I have a Windows 10 system running a pair of disks in a mirrored RAID 1 configuration.

I am trying to understand why the Linux-based FixMeStick product does not work with my RAID drives and hangs. This product runs virus scanners on locally installed hard drives in a USB-booted Linux environment.

I'm trying to figure out a way the dmraid tool could be used to access my 1+1 RAID set, I have not tried this manually yet with a custom Ubuntu bootable environment.

The FixMeStick owner tells me that his Linux based bootable USB product uses the dmraid package to work with RAID drives, and he is wondering if it is compatible with my RAID controller:

  • I have an ASUS Z490-A motherboard. The server was built in May, 2021.
  • Intel(R) Core(TM) i7-10700K CPU @ 3.80GHz 3.79 GHz
  • The Intel Driver and Support Assistant reports the following:
    Intel Raid 1 Volume Driver Details Provider
    Microsoft Version10.0.19041.1865 
    Firmware Details Version1.0. 
    Device Details Capacity 5589.02 GB 
    Serial Number Volume1 
    Partitions 2 
    Device Id SCSI\DISK&VEN_INTEL&PROD_RAID_1_VOLUME\4&31E325C3&0&060000 
    Device Path \.\PHYSICALDRIVE2 E: 
    File System NTFS 
    Compressed False 
    Capacity 1844.37 GB 
    Free Space 1603.49 GB F: 
    File System NTFS 
    Compressed False 
    Capacity 3744.64 GB
  • In Device Manager, I see
    Storage controllers / Intel Chipset SATA RAID Controller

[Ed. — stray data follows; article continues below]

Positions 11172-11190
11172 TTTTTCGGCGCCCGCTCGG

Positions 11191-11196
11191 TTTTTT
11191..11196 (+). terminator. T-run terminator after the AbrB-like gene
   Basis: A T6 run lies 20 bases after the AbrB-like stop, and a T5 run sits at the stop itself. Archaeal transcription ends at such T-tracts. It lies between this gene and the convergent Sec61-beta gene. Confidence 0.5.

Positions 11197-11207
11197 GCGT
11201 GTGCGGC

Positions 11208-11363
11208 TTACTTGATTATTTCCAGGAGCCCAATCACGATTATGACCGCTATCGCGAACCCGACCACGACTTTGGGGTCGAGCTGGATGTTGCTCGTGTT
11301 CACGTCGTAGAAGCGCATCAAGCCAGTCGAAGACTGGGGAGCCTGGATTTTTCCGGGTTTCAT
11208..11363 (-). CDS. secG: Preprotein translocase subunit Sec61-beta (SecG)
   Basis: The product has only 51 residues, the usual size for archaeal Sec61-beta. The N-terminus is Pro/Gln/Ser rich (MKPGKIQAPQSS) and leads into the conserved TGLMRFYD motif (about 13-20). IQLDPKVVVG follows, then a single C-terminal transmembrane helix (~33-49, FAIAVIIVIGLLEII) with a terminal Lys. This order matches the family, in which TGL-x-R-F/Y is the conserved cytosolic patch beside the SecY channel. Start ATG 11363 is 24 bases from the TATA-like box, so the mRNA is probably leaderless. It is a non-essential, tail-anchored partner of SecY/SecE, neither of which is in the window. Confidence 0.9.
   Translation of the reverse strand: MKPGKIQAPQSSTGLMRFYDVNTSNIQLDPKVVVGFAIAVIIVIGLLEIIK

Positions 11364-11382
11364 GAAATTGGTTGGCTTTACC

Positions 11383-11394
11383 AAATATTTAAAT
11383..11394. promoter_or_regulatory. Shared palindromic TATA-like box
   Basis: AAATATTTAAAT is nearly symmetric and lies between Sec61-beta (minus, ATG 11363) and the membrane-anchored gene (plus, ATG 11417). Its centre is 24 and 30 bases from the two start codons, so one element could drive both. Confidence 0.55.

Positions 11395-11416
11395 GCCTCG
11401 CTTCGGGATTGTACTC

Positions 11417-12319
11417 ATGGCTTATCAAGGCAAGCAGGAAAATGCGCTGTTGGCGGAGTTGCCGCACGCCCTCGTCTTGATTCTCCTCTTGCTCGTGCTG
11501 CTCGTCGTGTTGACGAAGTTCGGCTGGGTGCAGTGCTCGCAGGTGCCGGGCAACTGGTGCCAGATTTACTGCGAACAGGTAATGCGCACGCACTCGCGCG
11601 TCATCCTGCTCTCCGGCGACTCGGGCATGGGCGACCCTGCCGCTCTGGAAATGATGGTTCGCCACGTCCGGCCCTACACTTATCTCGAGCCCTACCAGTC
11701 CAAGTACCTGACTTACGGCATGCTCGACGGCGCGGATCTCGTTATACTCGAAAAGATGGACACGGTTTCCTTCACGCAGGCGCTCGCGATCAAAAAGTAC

with driver date 2/8/2018, version

It does not appear I am using either Optane or RST RAID controllers, but I don't really know what specific kind of RAID controller I have, nor how to obtain documentation.

I'm also not sure if my RAID controller is hardware, firmware or software based.

Can anybody help clarify / educate ?

I've also posted in the Intel forum


  • 1
    There is no such thing like RAID 1+1
    – gapsf
    Commented Jul 31, 2022 at 22:17
  • I'm seriously thinking of adding a hardware RAID controller and circumventing all this madness.
    – Myles Dear
    Commented Aug 16, 2022 at 22:02
  • Try to boot conventional Linux Live CD (e.g. Ubuntu or something like that). See if it "hangs". Look how it sees your disks and what's on them (usually lsblk and blkid are sufficient). In principle, if your controller uses imsm (older Intel) or ddf (quite typical) on-disk metadata, Linux should support that out of the box with MD driver (not DMRAID), so it'll show as /dev/mdX and should be listed in /proc/mdstat. Windows "LDM" software RAID could be supported with ldmtool (see .e.g here). Commented Aug 17, 2022 at 6:10

1 Answer 1


What problem you try to solve? Check windows disks configuration. If you have 2 disks in Disk Managment it is software raid. https://www.wintips.org/how-to-mirror-boot-hard-drive-on-windows-10-legacy-or-uefi

Try boot from SustemRescueCD. https://www.system-rescue.org/ https://askubuntu.com/questions/1239082/reassemble-intel-rst-raid-on-another-mainboard

Also read manual and check bios configutation https://www.asus.com/Motherboards-Components/Motherboards/PRIME/PRIME-Z490-A/HelpDesk_Manual/

You must log in to answer this question.

Not the answer you're looking for? Browse other questions tagged .